Recently, Everlane came out with a new line of striped shirts accompanied by a very cute campaign showing a bunch of attractive real-life couples modeling the shirts. I thought it was well-executed and very cool, but a part of me wondered why there were no people of color represented at all in the campaign. I thought to myself, “Maybe this striped shirt isn’t targeted at someone like me.” Totally uncharacteristic, by the way, since I’ve bought from brands that hardly ever use non-white models. But because I am so invested in the Everlane brand and want to continue buying from them, I felt that the brand needed to continue delivering on appeal. I know Everlane has used minority models in other sections, so I am not accusing them of being white models only, but I was nonetheless disappointed by what I found with the striped shirt campaign. I ended up emailing support@everlane.com about it and promptly received a response that my feedback would be shared with the creative team and that I would be credited $20 for my honesty. It was a nice gesture on their end, and I’ll probably pick up some button-down shirts, but I don’t think I’ll ever want to buy that striped shirt.

Cafe Grumpy Coffee Beans
I fell in love with Cafe Grumpy about 7 years ago when I used to go to their Chelsea location. I have a thing for hand-drawn face logos (I also love Kumon’s logo). When they opened some years ago near our apartment in Brooklyn, I would sometimes trek the two avenues to have their coffee on weekends. The Convenience factor wasn’t high enough for me to become a regular at the cafe, but when they started selling their beans at Whole Foods, I became hooked. And because we go through coffee beans at home fairly quickly, there is always a recurring need every few weeks to buy another bag.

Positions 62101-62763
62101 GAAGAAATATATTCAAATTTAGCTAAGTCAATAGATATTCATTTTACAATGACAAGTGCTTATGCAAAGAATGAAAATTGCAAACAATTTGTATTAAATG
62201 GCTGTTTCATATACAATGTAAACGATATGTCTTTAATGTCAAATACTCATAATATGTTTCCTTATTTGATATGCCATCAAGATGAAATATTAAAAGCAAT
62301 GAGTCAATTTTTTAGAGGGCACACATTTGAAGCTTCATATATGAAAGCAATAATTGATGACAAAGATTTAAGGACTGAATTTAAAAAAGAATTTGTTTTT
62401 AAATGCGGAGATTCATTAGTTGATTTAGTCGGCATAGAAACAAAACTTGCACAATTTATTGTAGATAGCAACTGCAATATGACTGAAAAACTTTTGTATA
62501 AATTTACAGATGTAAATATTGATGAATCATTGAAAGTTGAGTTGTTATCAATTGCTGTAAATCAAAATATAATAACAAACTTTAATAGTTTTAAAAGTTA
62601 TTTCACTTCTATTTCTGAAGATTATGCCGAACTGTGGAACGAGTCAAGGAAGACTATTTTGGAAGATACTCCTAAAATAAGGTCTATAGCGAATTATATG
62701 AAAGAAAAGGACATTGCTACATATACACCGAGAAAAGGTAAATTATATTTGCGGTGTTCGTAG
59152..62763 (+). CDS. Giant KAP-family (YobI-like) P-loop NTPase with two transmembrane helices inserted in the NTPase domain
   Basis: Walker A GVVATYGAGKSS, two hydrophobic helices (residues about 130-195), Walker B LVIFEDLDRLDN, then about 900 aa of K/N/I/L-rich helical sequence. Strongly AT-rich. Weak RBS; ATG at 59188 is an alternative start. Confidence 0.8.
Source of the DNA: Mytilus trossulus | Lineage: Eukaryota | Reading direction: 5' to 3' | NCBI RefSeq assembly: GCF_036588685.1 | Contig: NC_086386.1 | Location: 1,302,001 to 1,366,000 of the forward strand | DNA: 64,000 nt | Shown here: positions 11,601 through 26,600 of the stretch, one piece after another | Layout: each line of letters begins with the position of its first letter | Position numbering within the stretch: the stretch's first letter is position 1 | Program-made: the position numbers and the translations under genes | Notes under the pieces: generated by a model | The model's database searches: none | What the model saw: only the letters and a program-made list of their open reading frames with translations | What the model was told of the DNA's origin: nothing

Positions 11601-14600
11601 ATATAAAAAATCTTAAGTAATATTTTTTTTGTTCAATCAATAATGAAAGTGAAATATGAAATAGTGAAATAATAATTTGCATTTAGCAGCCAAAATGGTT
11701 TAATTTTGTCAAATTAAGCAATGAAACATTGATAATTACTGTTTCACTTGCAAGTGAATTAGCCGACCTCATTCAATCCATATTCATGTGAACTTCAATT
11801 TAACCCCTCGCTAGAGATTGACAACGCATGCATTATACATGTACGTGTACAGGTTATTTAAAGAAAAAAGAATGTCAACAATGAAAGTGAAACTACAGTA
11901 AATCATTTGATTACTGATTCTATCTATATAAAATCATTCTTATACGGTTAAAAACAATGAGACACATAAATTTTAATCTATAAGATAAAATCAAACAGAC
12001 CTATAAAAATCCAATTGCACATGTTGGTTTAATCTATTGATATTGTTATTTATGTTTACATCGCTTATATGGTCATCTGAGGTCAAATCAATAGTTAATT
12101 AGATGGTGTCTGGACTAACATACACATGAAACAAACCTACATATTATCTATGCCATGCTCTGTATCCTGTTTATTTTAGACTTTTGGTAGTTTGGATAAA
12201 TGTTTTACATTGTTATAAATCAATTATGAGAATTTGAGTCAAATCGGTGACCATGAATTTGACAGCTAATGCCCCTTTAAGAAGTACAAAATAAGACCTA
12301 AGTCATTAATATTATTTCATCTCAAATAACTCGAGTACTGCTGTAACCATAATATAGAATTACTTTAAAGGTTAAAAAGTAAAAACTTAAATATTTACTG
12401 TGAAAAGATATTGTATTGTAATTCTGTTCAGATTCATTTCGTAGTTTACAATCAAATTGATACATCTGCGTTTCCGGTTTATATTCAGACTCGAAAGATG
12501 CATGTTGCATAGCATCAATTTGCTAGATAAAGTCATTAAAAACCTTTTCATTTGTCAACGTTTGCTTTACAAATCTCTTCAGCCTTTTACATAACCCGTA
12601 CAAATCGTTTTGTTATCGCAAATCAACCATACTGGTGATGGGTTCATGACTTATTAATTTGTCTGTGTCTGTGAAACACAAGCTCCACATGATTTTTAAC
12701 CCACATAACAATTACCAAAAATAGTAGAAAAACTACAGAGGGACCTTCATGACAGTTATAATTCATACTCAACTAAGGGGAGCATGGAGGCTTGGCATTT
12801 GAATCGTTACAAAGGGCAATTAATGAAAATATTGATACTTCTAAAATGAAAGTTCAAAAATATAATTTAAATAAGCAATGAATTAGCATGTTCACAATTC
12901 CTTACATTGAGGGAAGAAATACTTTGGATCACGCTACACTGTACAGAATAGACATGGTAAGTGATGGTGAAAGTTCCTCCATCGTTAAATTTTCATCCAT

Am I a loyal customer? It’s hard to say. If Whole Foods were to switch out Cafe Grumpy for something else, say Blue Bottle, Counter Culture, or a brand I’ve never heard of, I don’t think I would feel too bad. I’ll just grab another bag and see if I like it. I’m not loyal enough to order coffee online and certainly not discerning enough of a drinker to only stick to a certain brand of coffee beans.

I can see some holes with this Loyalty model, but I also feel like there’s some value to thinking about the way Convenience, Brand Appeal, and Recurring Need play into a customer’s decision to stick with a brand. It’s incredibly challenging to hit all three cylinders at a very effective level. But when it does work, the brand benefits from high customer lifetime value figures.

A final, non-digital example: the restaurant downstairs from our apartment, which, eight years ago, initially drew us in with its dark-wood, exposed brick interior and hip Brooklyn-modern menu, has kept its Brand Appeal over the years. The menu hasn’t changed much and neither has the personnel. The bartender and owner know us by name now and greet us warmly. After a long week of work and little desire to flip through Yelp for restaurant ideas, we default to this spot at least a handful of times a month. We know the menu by heart now and get to be testers for new cocktail recipes. We even celebrated New Year’s here recently.

The factors at play—Convenience (downstairs), Brand Appeal (interior design, style of food, service), and Recurring Need (we gotta eat and drink)—ensure that for as long as we live here and keep our appetite for the style of food, the restaurant can count on my wife and I being loyal customers for years to come.